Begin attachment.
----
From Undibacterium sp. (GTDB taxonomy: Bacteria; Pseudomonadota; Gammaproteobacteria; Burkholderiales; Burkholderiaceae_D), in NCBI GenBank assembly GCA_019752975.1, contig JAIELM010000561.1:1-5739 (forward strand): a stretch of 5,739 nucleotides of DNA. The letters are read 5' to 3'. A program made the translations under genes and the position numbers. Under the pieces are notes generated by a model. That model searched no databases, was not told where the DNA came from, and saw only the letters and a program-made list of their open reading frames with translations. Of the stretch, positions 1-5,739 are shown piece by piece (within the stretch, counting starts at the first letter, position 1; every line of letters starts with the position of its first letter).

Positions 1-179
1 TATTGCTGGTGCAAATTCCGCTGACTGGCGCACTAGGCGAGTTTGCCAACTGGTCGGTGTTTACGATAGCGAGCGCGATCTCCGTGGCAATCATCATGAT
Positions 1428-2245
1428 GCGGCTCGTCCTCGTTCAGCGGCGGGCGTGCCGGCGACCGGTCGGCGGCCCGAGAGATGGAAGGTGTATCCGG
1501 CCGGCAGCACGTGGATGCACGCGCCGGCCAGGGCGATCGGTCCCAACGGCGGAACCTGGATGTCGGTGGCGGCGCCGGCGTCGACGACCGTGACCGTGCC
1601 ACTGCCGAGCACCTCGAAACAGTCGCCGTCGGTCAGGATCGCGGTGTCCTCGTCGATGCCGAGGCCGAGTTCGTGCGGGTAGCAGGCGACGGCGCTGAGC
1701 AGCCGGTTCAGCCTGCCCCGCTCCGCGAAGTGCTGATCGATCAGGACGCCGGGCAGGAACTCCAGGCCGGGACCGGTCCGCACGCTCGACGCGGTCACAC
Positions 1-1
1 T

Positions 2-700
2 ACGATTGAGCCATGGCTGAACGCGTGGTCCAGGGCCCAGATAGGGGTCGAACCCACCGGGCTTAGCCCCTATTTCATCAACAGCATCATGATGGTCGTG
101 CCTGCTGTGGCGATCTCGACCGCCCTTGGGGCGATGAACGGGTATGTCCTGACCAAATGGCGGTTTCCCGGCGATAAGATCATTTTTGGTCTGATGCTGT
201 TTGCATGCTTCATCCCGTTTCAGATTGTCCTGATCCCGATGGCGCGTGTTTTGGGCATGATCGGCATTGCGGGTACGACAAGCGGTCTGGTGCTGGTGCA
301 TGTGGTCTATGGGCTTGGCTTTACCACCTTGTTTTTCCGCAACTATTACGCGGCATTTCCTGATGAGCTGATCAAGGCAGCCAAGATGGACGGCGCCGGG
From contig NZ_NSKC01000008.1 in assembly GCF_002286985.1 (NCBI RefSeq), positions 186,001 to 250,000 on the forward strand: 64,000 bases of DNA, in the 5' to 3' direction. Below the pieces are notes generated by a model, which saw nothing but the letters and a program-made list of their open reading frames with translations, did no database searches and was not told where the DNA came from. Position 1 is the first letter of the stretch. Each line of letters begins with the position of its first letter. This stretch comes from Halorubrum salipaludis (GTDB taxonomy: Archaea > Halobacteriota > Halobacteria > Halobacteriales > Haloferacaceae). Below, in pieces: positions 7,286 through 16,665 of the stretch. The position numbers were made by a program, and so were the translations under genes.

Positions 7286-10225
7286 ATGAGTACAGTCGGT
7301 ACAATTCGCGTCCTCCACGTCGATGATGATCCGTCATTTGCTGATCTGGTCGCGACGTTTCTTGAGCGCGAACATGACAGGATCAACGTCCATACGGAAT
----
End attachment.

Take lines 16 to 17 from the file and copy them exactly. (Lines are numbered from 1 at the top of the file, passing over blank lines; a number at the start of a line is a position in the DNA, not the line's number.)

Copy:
From contig NZ_NSKC01000008.1 in assembly GCF_002286985.1 (NCBI RefSeq), positions 186,001 to 250,000 on the forward strand: 64,000 bases of DNA, in the 5' to 3' direction. Below the pieces are notes generated by a model, which saw nothing but the letters and a program-made list of their open reading frames with translations, did no database searches and was not told where the DNA came from. Position 1 is the first letter of the stretch. Each line of letters begins with the position of its first letter. This stretch comes from Halorubrum salipaludis (GTDB taxonomy: Archaea > Halobacteriota > Halobacteria > Halobacteriales > Haloferacaceae). Below, in pieces: positions 7,286 through 16,665 of the stretch. The position numbers were made by a program, and so were the translations under genes.

Positions 7286-10225